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By Emily Ford
eford@salisburypost.com
The University of North Carolina at Charlotte has two different but related roles at the N.C. Research Campus.
In one, scientists discover new ways to solve complex biological problems using computers.
In the other, the Charlotte Research Institute facilitates partnerships between the university and industry, including those interested in novel ways to use computers for scientific research.
Director Dr. Robert Wilhelm likes to call the Charlotte Research Institute the “business portal” for UNC-Charlotte.
With the development of a $1.5 billion biotechnology hub in nearby Kannapolis, his target area quickly expanded to include the Research Campus.
“We want all faculty at the university to think about ways that the North Carolina Research Campus can be an opportunity for research and academic interests,” he said.
The institute manages business access to the university’s Millennial Campus in Charlotte. UNC-Charlotte offers many targeted research centers, including bioinformatics, energy production and motorsports, which all fall under the umbrella of the Charlotte Research Institute.
“Over time, many of the research centers that are at UNCC will have a role to play with NCRC,” Wilhelm said. “It’s only 18 miles away.”
The institute opened an office in Kannapolis in June 2006, the first academic partner to arrive at the Research Campus.
Now, eight universities have a presence. The institute helps foster collaboration between UNC-Charlotte and other university partners, Wilhelm said.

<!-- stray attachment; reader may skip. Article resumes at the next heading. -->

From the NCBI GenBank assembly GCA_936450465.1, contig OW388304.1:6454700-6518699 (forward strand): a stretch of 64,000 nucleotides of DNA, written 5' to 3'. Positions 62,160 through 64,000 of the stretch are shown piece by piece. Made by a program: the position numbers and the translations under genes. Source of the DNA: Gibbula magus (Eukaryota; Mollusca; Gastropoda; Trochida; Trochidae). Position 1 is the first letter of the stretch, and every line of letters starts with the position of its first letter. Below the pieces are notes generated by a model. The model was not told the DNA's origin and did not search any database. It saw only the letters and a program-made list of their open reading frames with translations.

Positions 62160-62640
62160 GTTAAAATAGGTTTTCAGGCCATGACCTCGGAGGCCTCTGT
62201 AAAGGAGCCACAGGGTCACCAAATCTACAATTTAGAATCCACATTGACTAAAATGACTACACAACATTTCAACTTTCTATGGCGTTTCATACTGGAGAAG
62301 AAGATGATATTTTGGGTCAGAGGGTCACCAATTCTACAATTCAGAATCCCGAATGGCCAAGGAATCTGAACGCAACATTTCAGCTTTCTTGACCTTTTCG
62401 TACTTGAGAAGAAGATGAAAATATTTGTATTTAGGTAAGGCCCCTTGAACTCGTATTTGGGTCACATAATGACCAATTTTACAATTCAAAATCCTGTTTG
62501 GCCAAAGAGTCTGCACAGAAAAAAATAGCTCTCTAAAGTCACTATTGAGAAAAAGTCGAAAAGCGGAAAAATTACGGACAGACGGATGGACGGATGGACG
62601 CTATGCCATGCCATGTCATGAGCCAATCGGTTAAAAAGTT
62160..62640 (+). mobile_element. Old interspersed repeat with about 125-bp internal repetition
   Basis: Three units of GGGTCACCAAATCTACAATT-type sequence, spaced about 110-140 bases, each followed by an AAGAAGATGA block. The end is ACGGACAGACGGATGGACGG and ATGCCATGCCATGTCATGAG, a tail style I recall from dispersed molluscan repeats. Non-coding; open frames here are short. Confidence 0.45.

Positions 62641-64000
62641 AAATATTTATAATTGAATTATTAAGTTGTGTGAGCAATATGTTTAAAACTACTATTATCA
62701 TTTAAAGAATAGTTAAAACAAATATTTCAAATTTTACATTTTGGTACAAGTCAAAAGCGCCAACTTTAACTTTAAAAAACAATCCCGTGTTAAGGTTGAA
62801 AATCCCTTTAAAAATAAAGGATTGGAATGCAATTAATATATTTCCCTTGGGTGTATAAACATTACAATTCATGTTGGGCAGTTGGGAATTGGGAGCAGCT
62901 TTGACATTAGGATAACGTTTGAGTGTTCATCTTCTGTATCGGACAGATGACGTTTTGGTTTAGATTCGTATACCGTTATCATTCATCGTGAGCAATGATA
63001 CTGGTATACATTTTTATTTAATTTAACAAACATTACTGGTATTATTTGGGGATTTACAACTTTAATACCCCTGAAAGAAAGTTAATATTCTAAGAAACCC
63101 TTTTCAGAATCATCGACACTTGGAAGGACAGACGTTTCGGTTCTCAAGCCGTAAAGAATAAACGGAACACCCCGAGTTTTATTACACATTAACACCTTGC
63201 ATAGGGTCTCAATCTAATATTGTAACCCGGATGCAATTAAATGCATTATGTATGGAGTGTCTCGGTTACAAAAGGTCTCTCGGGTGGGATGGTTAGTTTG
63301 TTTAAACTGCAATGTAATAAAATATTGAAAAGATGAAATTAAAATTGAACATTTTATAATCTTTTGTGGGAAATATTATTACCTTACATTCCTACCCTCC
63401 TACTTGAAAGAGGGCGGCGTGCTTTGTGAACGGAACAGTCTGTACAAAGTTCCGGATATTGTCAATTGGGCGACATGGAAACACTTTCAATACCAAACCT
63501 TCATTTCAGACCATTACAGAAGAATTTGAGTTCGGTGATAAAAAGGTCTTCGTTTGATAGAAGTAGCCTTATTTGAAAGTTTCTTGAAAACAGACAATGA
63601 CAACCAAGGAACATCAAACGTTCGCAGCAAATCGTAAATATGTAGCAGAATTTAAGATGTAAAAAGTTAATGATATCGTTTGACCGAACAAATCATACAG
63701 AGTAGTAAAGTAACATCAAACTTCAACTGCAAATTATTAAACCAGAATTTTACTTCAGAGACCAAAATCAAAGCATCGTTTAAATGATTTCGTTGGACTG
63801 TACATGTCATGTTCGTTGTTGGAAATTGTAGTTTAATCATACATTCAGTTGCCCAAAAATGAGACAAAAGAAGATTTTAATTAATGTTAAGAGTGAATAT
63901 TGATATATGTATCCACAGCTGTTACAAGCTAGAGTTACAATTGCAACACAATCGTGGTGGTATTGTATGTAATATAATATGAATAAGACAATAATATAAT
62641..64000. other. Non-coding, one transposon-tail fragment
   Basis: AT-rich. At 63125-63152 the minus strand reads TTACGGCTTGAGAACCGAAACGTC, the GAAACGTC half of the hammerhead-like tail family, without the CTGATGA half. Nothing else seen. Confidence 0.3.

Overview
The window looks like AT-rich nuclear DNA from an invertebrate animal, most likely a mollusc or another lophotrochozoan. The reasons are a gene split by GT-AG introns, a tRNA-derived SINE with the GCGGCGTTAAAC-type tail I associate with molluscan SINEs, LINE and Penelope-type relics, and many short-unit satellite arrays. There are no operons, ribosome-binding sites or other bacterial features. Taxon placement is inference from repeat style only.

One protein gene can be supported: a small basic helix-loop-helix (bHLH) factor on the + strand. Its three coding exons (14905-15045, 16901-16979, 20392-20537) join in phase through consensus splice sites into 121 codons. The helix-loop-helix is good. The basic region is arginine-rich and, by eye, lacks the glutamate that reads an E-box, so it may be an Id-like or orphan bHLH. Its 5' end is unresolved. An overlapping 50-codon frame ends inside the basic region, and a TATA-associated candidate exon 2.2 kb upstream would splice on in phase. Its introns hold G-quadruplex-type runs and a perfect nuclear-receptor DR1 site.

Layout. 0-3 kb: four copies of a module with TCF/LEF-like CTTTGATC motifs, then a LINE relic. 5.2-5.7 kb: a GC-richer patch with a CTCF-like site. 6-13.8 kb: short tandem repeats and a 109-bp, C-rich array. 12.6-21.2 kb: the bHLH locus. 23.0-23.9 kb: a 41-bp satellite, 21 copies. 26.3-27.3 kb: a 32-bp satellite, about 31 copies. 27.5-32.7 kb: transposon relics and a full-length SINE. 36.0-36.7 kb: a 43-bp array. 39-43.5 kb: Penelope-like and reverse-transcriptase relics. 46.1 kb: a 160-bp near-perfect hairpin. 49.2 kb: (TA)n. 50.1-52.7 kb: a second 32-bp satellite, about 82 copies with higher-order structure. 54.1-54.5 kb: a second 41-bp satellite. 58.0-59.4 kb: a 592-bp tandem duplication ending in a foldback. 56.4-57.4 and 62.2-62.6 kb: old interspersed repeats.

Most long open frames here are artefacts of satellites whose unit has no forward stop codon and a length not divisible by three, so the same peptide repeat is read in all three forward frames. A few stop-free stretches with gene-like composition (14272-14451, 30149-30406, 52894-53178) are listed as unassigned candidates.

The UNC-Charlotte Bioinformatics Research Center, which also has a branch in Kannapolis, is working with scientists from several other schools.
“We anticipate many more collaborations as activity keeps increasing in Kannapolis,” Wilhelm said.
The institute hosts the Charlotte region’s largest biotech conference every year, which prominently features the Research Campus.
It also runs a six-month-long business plan competition called Five Ventures. This year, 10 of the 35 start-up companies that competed were biotech companies.
The winners earned free temporary space at the Research Campus.
Wilhelm works with developers at the Research Campus to help recruit new companies.
Companies specializing in biomedical engineering systems and biomedical devices show promise as future partners, he said.
Businesses are also interested in improving the quality and efficiency of medical care.
“That will be a significant opportunity for collaboration,” Wilhelm said.
The recession has cut the number of companies seeking out the Charlotte Research Institute by 20 to 30 percent, Wilhelm said.
“It’s slowing their efforts in product development,” he said.
However, research funding at UNC-Charlotte continues to grow by about 15 percent a year, up to $35 million, Wilhelm said.
The institute has eight buildings on the Millennial Campus in Charlotte with three more under construction.
In Kannapolis, UNC-Charlotte still occupies a storefront on Oak Avenue but should move into the Core Laboratory Building this summer, Wilhelm said.

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